- New Enquiries
What happens if do not want to care for my baby / child anymore?
- AuthorJasmine Lees
The Local Authority (also known as Social Services) often become involved with families where there are concerns about the care being afforded to any child within a home. However, sometimes the Local Authority are approached by parents who feel that they are unable to care for their child upon their birth or at a later stage in their life. There are a number of reasons why a person may decide that they are unable to care for their child anymore and it is often a difficult decision based on that person’s own personal circumstances.
Section 20 agreement
If the Local Authority are approached by a parent / guardian who no longer wishes to care for their child, they may assess the situation and see if there are any support or services which can be put in place to assist the family. This is usually the case whereby a child has additional physical or mental health needs or behavioural problems where the family are no longer to cope without support or whereby a parent has significant health needs meaning they are unable to care for their child at that time. They may look into the wider family support network to see if they can offer any assistance and if there are any alternative carers who may be able to care for the child in the long or short term.
If this is not accepted by the parent / guardian, the Local Authority may ask for them to sign a section 20 agreement which is a document which stipulates the parent has agreed for the child to be accommodated by the Local Authority in foster care. This document will set out that the Local Authority are able to place them in a foster placement and seek any emergency medical assistance which is required whilst they are in that placement. A section 20 agreement only needs to be signed by one person with parental responsibility. The parents / guardian will still retain their parental responsibility for that child and the section 20 agreement can be revoked at any time requesting that the child is returned to their care. However, during the Local Authority’s involvement assessments may have taken place to determine the level of risk posed to the child in respect of emotional, physical, sexual harm or risk of neglect and if the Local Authority are not in agreement to the child returning to the parent’s care, they may issue Care Proceedings for a protective order for the children.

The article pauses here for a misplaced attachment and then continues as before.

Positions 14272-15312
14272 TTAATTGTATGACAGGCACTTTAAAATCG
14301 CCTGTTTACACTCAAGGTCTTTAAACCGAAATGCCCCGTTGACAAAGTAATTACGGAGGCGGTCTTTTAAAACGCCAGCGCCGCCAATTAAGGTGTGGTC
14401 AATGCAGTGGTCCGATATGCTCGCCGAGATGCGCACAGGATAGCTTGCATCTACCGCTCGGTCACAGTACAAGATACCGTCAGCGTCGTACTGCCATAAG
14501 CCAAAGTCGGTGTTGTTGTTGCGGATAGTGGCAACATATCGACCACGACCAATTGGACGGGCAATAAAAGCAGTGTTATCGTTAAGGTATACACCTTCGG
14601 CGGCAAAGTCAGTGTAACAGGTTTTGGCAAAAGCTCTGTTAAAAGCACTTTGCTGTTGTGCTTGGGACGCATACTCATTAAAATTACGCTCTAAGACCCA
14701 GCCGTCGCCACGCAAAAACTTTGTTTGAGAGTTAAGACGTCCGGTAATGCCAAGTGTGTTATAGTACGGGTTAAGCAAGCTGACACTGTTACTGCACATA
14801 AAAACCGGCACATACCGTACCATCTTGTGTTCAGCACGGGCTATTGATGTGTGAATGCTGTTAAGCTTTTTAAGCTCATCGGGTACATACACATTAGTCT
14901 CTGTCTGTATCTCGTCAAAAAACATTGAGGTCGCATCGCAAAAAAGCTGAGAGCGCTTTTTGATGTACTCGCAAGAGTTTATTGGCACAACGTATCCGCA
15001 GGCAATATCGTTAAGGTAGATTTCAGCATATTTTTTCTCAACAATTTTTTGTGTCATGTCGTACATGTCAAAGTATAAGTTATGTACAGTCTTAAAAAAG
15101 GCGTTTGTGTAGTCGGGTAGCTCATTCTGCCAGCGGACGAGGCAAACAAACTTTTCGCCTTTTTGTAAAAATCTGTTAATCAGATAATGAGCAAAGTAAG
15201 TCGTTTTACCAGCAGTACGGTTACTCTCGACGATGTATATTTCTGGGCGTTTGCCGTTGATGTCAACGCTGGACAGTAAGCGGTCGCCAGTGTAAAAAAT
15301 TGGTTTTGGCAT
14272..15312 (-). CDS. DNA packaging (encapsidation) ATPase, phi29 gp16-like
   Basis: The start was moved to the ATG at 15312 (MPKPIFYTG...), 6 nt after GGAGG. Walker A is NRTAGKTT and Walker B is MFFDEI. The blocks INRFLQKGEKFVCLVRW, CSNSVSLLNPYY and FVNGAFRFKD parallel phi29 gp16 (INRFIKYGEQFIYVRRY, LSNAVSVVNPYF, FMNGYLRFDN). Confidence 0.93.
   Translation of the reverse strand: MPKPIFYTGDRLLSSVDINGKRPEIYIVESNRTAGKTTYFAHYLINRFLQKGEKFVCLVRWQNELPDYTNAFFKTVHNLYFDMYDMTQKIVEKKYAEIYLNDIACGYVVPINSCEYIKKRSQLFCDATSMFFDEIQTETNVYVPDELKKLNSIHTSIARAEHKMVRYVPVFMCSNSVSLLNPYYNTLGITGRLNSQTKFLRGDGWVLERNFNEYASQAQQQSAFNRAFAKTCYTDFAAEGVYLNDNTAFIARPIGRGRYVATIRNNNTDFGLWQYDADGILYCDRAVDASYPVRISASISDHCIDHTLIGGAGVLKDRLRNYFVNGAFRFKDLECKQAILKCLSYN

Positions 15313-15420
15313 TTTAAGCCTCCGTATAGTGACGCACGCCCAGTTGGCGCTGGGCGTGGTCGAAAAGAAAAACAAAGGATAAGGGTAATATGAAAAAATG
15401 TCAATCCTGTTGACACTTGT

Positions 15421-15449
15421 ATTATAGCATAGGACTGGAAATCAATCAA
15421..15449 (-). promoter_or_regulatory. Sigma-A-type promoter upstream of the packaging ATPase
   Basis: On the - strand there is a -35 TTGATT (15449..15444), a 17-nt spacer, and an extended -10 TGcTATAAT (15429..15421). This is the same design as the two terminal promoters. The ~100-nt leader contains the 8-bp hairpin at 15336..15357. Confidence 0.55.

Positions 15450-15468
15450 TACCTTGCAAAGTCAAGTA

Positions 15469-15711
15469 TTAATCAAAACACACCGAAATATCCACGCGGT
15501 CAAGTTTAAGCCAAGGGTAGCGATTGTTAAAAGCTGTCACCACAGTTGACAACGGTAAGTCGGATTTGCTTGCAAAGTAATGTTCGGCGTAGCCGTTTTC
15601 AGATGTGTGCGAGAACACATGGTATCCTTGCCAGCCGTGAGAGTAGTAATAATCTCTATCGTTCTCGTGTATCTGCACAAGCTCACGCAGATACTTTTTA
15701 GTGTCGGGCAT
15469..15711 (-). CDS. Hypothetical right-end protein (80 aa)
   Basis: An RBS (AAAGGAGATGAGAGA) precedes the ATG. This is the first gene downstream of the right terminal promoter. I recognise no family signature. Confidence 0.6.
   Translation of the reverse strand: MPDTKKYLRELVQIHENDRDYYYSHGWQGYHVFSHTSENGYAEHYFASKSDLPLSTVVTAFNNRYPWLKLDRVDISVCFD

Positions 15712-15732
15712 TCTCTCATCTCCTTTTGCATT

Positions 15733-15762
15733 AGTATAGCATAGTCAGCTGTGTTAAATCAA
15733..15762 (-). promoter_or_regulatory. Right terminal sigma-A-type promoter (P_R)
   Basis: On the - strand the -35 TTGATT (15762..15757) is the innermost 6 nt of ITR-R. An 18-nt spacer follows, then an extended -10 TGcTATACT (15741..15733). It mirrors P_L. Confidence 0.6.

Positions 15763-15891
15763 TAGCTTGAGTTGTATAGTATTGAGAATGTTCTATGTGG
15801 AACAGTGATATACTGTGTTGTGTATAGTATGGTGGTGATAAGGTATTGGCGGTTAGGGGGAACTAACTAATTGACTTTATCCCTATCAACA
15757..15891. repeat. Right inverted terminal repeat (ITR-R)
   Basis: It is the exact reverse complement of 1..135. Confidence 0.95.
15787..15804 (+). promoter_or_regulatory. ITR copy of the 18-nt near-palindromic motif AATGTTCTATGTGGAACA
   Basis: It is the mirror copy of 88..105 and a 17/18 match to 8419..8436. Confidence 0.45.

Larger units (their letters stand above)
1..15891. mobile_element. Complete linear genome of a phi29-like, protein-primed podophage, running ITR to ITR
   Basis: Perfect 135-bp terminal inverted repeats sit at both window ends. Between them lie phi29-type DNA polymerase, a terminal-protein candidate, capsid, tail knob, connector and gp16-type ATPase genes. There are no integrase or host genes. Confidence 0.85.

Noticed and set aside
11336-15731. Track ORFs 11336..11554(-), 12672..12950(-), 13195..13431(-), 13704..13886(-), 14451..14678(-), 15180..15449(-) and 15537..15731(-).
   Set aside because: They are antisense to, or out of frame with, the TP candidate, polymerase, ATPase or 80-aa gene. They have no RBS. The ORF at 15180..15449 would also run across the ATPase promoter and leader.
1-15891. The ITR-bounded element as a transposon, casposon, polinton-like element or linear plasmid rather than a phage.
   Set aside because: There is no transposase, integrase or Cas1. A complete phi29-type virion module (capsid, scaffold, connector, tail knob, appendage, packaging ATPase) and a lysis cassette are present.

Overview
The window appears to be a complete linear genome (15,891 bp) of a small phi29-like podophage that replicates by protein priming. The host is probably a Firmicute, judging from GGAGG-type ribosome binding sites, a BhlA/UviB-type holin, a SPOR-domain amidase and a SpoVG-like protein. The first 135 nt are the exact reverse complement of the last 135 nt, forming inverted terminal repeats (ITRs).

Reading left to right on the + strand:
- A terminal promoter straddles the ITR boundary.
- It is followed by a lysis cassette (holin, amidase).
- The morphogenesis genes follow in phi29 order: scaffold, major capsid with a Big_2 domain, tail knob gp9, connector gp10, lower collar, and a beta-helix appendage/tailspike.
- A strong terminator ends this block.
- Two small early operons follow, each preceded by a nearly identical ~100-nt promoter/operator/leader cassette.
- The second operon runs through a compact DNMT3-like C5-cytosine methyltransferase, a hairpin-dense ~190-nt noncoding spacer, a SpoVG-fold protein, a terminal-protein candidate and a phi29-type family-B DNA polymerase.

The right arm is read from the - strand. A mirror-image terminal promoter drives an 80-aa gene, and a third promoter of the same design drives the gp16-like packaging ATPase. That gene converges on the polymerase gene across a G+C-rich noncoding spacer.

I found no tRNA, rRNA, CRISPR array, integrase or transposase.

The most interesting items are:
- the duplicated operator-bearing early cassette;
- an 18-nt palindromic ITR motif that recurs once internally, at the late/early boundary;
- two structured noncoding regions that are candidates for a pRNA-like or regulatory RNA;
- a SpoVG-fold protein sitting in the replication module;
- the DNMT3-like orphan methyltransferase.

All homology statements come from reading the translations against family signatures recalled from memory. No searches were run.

In terms of new born babies where a parent has made a decision to not care for them throughout their childhood, a parent (usually the mother) may ask for their child to be consensually adopted which is also referred to as the baby being relinquished. In these circumstances, the Local Authority is often informed prior to the birth of the baby and the baby usually goes into a foster placement following birth. A section 20 agreement will need to be signed in the same way as described above and as the mother only holds parental responsibility for the baby prior to their birth being registered, the mother will be asked to sign this. The Local Authority may determine that they need to look for an alternative placement for the child within the family or speak with the biological father of the child to confirm they are in agreement to the consensual adoption.
Issues arise where a mother does not wish for the biological father or her wider family to be informed of the birth of the baby and the subsequent planned adoption. Recent case law has considered this point at length and the case of A, B and C (Adoption: Notification of Fathers and Relatives)  EWCA Civ 41 determined that there is no single test which should be applied to these cases and the Court must consider all factors of a particular case to include for example, circumstances around the birth, religious reasons and the effect of informing others on the mother’s mental health, personal relationships and safety. The Court will need to weigh up all of these issues when determining if any person should be informed about the baby’s existence and will have the Article 8, Right to Family Life of all parties involved.
How Johnson Astills can help
If you have been asked to sign a section 20 document or have taken steps to relinquish your baby then you should seek legal advice as soon as possible. We have experience in assisting parents at all stages of Local Authority involvement. Please contact Johnson Astills at either our Leicester Office on 0116 255 4855 or our Loughborough Office on 01509 610 312 and ask for a member of the Care Team so that we can advise you accordingly. Alternatively, please visit either of the above offices or email us on firstname.lastname@example.org and a member of our team will be happy to assist you.